CRNA - Certified Registered Nurse Anesthetist Jobs, Requirements, and Salary

Written By: Vonday J. Sines

What Does A Certified Registered Nurse Anesthetist Do?

Certified Registered Nurse Anesthetists ( CRNAs ) are one of the four kinds of professionals called advanced practice nurses ( Click here to read about the other types of APRNs ).  They are registered nurses (RNs) with advanced educational credentials and considerable clinical training. CRNAs furnish care related to anesthesia and pain management for individuals undergoing surgery or some types of medical procedures.  This includes patients in childbirth and those with chronic pain.  These nurses are also experts at critical care and airway management. indicates that they provide 32 million anesthetics each year.  In around two-thirds of rural hospitals, they are the only anesthesia providers.  According to the American Association of Nurse Anesthetists ( AANA ), approximately 49,000 CRNAs work in the United States.

What Are The Job Roles For A CRNA?

DiscoverNursing says CRNAs have five primary roles:

  • Care in the operating room
  • Services for outpatient procedures
  • Care in the emergency room
  • Managing pain
  • Administration of epidurals

Job Characteristics

  • Work is multifaceted
  • Duties are structured
  • Responsibilities require independence

See open CRNA positions currently listed near you.

What Education & Certification Is Needed For A CRNA?

The first step for an individual with an interest in a CRNA career is earning the RN credential through a hospital nursing program or via a two- or four-year nursing degree.  To be eligible for licensing, graduates must pass the National Council Licensure Examination ( NCLEX-RN ), DiscoverNursing states.

In addition to a year of critical care experience, a prospective CRNA needs to complete a master’s degree in nursing (MSN).  Acceptance into an MSN program typically requires a bachelor’s in nursing (BSN).  Receiving the designation of CRNA requires passing a certification exam.  The path to become a CRNA takes a minimum of seven calendar years, AANA indicates.  Some nurses, particularly those interested in teaching, opt to earn a nursing doctorate.

What Are The Degree Requirements For A CRNA?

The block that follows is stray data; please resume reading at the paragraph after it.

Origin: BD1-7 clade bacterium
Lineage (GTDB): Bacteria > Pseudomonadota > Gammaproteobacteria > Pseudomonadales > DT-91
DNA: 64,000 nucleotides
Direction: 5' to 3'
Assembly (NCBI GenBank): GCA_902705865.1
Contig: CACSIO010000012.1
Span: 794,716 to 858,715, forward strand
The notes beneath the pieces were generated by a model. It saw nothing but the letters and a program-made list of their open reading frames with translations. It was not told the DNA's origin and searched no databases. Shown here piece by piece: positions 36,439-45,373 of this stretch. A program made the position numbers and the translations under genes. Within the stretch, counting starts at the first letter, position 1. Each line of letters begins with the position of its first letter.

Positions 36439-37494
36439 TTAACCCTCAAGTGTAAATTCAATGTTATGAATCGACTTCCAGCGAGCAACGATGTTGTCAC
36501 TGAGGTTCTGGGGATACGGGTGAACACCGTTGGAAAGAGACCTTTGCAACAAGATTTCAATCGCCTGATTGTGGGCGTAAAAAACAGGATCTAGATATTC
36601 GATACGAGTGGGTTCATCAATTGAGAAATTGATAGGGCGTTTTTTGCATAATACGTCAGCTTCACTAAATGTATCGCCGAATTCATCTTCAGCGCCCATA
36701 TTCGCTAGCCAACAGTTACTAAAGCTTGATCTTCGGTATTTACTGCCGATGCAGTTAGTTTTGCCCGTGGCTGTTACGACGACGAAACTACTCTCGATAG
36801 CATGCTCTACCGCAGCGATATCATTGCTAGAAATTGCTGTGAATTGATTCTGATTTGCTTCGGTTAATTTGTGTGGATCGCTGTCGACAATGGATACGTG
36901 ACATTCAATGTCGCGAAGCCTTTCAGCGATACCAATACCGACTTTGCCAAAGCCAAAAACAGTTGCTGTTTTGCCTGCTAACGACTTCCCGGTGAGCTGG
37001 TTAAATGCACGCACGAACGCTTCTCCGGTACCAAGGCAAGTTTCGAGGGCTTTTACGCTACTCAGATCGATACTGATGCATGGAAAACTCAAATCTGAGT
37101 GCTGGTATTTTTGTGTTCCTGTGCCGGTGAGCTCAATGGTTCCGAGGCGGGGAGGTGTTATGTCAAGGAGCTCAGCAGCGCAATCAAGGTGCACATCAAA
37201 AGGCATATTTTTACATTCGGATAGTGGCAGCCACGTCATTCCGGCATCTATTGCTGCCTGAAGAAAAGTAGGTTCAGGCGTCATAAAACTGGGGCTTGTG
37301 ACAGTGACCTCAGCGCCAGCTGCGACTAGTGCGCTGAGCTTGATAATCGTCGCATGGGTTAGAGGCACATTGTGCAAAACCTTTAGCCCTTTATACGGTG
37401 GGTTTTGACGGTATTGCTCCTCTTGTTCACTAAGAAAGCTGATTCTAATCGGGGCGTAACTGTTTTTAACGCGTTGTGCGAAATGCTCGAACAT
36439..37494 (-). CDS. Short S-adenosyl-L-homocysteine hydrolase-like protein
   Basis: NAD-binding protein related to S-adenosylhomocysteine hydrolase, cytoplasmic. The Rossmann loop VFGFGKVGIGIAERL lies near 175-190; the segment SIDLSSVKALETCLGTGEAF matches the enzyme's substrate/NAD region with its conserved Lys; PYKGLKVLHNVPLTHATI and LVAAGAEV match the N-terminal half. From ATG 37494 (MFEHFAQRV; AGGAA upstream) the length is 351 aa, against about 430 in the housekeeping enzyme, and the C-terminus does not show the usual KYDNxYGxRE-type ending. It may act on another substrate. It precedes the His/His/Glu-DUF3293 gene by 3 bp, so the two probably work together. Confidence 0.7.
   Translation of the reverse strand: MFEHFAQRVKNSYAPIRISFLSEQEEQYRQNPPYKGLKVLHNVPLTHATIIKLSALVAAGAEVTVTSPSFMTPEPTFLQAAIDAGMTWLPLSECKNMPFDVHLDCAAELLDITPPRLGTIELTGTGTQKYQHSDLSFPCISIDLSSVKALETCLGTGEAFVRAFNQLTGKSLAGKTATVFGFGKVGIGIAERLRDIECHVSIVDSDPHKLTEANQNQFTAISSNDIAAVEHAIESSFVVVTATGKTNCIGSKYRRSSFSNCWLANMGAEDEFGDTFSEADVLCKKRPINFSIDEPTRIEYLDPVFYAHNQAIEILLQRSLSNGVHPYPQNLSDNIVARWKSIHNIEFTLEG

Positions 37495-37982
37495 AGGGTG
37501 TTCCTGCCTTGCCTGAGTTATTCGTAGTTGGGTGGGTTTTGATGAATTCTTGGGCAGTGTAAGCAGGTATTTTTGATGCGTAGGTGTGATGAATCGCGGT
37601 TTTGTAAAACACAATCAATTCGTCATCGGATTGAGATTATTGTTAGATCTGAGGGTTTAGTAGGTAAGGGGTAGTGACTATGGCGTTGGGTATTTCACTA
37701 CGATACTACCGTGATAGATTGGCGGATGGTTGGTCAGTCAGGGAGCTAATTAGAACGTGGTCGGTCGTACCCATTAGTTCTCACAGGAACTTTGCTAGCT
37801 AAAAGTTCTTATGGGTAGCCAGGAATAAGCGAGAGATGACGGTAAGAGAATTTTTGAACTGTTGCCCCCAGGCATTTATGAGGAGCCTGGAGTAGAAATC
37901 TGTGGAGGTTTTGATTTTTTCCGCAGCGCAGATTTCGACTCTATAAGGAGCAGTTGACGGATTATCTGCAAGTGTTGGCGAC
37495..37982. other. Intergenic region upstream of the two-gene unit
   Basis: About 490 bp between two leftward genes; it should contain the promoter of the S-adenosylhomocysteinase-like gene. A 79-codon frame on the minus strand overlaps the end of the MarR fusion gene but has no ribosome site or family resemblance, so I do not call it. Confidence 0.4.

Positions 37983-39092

The minimum educational degree required for CRNA candidates is a master’s in nursing.  Some schools offer transitional programs to accommodate RNs who don’t have a BSN but want to earn a master’s degree.

The Council on Accreditation of Nurse Anesthesia Educational Programs accredits CRNA programs.  More than 100 are currently accredited.  Among the top schools are these:

What Certification Is Needed For A CRNA?

The National Board of Certification & Recertification for Nurse Anesthetists (NBCRNA) administers the program that awards the CRNA distinction.  To take the exam, a candidate must have a current RN license, at least a year of acute care experience, and a master’s degree from an accredited graduate nurse anesthesia school that offers considerable clinical training. CRNAs must periodically complete re-certification.

What Are the CEU Requirements As A CRNA?

CRNAs must complete all state-mandated continuing education for registered nurses in addition to the requirements set forth by the NBCRNA.  Requirements vary by state and hospital, and may change from year to year.  Depending on your initial certification date, the NBCRNA requires 40 - 60 credit hours every four years (as of Dec 2016).

For more detailed information on Continuing Education (CE) for nurses, see's comprehensive guide .

Where Can I Work As A CRNA?

  • Hospital surgical suites
  • Ambulatory surgery centers
  • Obstetrical delivery rooms
  • Critical access hospitals
  • Prisons
  • Facilities of the Public Health Service, Veterans Affairs, and military bases
  • Offices of specialists like plastic surgeons, ophthalmologists, podiatrists, and dentists

Need more convincing? Nurse Anesthetists rank #4 in the Top 100 Jobs of 2016.

Vonda J. Sines is a freelance writer based in the Washington, DC area. She specializes in health/medical, career, and pet topics and writes extensively about Crohn's disease. Her work has been published at EverydayHealth, Lifescript,, Yahoo! Health, Catholic Digest, Angie's List Health, and on many more sites.


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